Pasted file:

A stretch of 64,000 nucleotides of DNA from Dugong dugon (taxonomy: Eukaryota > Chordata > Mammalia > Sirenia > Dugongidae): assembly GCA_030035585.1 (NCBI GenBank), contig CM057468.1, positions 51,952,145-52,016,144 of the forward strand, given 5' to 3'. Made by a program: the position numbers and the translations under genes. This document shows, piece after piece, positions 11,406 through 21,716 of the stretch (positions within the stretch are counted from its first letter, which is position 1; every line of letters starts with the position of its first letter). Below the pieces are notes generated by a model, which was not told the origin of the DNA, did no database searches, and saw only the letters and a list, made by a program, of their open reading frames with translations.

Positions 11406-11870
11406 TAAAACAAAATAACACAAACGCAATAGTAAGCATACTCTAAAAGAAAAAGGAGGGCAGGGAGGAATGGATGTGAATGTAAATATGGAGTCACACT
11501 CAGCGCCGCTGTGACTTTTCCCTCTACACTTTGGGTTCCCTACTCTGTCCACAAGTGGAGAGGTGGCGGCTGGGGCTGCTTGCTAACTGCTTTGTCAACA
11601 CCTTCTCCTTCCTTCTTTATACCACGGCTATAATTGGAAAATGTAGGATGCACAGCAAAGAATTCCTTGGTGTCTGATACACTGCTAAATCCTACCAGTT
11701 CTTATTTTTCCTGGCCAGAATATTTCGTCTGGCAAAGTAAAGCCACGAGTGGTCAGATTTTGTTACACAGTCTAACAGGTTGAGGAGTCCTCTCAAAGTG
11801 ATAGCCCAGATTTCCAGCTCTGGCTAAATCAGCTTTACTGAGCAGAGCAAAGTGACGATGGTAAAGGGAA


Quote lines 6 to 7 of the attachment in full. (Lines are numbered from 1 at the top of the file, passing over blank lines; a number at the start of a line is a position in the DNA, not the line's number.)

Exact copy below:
11701 CTTATTTTTCCTGGCCAGAATATTTCGTCTGGCAAAGTAAAGCCACGAGTGGTCAGATTTTGTTACACAGTCTAACAGGTTGAGGAGTCCTCTCAAAGTG
11801 ATAGCCCAGATTTCCAGCTCTGGCTAAATCAGCTTTACTGAGCAGAGCAAAGTGACGATGGTAAAGGGAA